With our lives moving towards the online space through social media, the ways that we can connect with others is nearly limitless. There are two types of connections that can be made in social media: explicit and implicit. Explicit connections are made through actions such as following, friending, and tagging, whereas implicit connections are made through actions such as commenting, poking, and messaging. If you consider each person on a network to be a dot, and each connection they make acting as a way to connect the dots, you will soon see a web connecting people, locations, and the objects around them together – and this is your social network.
Meet the social network!
The creation of these networks provides us with another source of data to be analysed for interesting insights in regards to networks. Social network analysis (SNA) refers to the measuring and mapping of the relationships between people, organisations, groups, and other connected entities. Individual actors (e.g. people, animals, things, collectives) are represented as nodes, and relationships (e.g. kinship, social, cognitive, interaction) between the actors are known as ties. As there are many different kinds of ties between nodes, it allows us to investigate and answer several interesting questions about networks:
- What is the role of the individual in a social network?
- How do ideas spread throughout a network, and who influences these?
- What kind of subgroups exists – are there any connections between these, and how are these connections made?
- How can events influence the structure of a social network?
There are also several key network measures to consider when using SNA:
- Number of actors (vertices)
- Number of ties (edges)
- What are the direct networks (vertices and edges that have been reciprocated), and how many of these are there?
- Density (potential connections in a network that are actual connections)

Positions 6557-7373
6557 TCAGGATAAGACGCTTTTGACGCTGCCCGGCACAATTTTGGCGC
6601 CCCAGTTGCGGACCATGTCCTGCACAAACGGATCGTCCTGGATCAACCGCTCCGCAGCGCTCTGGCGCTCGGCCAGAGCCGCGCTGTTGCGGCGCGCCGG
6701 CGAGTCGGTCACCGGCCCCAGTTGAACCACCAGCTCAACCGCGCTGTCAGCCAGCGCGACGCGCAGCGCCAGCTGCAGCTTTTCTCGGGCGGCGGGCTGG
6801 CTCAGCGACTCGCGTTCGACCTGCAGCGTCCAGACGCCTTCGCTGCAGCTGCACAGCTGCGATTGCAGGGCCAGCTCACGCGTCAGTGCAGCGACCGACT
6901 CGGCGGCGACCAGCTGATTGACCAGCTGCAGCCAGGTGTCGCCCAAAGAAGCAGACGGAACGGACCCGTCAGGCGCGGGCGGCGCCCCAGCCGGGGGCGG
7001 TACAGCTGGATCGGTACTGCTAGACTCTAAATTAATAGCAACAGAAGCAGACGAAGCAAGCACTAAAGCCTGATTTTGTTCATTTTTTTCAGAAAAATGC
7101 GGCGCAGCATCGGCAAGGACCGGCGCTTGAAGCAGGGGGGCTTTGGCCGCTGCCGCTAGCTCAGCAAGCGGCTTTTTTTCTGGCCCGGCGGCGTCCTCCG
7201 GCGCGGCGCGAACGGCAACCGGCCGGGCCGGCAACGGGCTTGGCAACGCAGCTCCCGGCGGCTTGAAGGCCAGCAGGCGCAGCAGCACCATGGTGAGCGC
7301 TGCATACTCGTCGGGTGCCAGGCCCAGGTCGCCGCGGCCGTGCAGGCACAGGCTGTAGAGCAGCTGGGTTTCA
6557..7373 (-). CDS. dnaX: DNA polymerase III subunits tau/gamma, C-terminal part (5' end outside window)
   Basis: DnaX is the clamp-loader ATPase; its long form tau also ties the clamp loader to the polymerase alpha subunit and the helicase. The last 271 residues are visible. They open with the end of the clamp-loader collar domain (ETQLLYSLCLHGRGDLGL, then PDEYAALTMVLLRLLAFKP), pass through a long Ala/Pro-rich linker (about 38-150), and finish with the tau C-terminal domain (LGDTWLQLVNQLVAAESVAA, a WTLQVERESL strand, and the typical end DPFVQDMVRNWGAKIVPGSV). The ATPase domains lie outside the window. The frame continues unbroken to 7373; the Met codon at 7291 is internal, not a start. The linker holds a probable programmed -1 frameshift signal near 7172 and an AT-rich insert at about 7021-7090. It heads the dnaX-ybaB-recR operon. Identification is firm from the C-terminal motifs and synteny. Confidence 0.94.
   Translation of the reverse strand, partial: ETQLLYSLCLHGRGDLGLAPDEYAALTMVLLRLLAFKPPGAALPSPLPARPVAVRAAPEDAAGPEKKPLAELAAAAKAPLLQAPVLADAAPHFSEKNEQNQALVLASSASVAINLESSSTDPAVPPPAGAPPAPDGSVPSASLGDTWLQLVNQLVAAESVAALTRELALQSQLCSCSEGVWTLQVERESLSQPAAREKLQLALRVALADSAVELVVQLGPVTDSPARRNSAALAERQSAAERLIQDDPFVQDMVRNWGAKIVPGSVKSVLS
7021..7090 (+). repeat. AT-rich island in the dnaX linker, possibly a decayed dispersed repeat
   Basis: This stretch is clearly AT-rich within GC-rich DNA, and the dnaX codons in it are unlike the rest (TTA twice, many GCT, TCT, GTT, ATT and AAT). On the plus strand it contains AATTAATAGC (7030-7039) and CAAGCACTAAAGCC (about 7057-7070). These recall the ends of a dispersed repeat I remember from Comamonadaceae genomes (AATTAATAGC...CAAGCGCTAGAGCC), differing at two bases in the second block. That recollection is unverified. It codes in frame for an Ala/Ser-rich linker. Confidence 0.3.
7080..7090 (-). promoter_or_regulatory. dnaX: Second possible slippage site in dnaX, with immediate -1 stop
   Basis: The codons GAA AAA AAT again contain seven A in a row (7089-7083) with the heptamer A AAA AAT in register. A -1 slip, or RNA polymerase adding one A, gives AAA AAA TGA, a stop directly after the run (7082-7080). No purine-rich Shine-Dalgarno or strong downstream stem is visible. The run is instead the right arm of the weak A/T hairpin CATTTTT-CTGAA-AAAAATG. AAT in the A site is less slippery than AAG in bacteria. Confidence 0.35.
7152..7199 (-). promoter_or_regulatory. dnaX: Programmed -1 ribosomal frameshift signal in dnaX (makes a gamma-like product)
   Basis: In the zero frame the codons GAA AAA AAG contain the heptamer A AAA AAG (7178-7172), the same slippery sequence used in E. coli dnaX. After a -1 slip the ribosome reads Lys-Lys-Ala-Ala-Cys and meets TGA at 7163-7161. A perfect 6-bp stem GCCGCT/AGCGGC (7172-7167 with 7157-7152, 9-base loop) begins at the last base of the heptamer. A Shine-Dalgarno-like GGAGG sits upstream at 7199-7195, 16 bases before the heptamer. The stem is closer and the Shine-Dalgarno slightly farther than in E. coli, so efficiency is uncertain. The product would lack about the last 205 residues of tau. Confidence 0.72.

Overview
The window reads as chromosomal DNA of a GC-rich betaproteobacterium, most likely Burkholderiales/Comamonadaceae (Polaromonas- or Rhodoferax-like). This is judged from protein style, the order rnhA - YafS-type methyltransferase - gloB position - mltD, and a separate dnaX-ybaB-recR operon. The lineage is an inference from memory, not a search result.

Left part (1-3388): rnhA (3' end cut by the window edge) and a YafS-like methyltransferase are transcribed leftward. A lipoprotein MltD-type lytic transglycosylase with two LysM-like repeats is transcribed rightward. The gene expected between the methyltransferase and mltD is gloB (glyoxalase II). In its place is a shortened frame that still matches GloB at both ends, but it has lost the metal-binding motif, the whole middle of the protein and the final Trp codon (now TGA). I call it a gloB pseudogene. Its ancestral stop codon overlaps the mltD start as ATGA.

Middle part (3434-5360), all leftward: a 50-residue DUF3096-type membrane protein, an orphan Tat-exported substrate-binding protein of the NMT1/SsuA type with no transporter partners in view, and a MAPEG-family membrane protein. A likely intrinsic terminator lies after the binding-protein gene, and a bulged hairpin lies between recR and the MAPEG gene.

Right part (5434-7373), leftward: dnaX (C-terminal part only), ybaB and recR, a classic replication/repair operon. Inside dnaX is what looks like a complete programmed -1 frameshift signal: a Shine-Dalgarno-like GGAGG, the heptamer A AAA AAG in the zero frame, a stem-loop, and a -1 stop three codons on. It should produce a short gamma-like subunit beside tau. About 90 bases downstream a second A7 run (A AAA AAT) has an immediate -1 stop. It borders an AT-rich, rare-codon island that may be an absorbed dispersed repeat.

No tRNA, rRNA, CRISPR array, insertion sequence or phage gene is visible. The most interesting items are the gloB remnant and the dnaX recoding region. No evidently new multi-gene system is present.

- Diameter (geodesic distance – length of the shortest path between corresponding vertices in a graph)
The final element that needs to be taken into consideration for SNA are centrality measures, which help to identify the most important vertices in a graph, usually through the use of algorithms – ‘which nodes are more central than others’. The key centrality measures are:
- Degree – measures the activity of an actor through the number of direct ties that they have e.g. how many people has an artist directly worked with? It is the simplest of the centrality measures.
- Closeness – measures how quickly actors can reach other nodes i.e. the average geodesic distance between actors e.g. how fast can a rumour spread around a school?
- Betweeness – measures the extent to which an actor benefits from being the closest to other actors e.g. the person who connects two separate parties together and has control of information
- Eigenvector – measures influence that accounts for the numbers of links each actor has, and the number of links their connections have e.g. people who are connected to influential actors, as opposed to those that would be ‘low-scoring’
This is only a very brief overview of the key elements involved in social network analysis – for some clarity on how it can be used, take a look at a case study in the next post!
Has this post helped you with understanding the basis of Social Network Analysis? Is there anything else that you would like to see or think could be made clearer?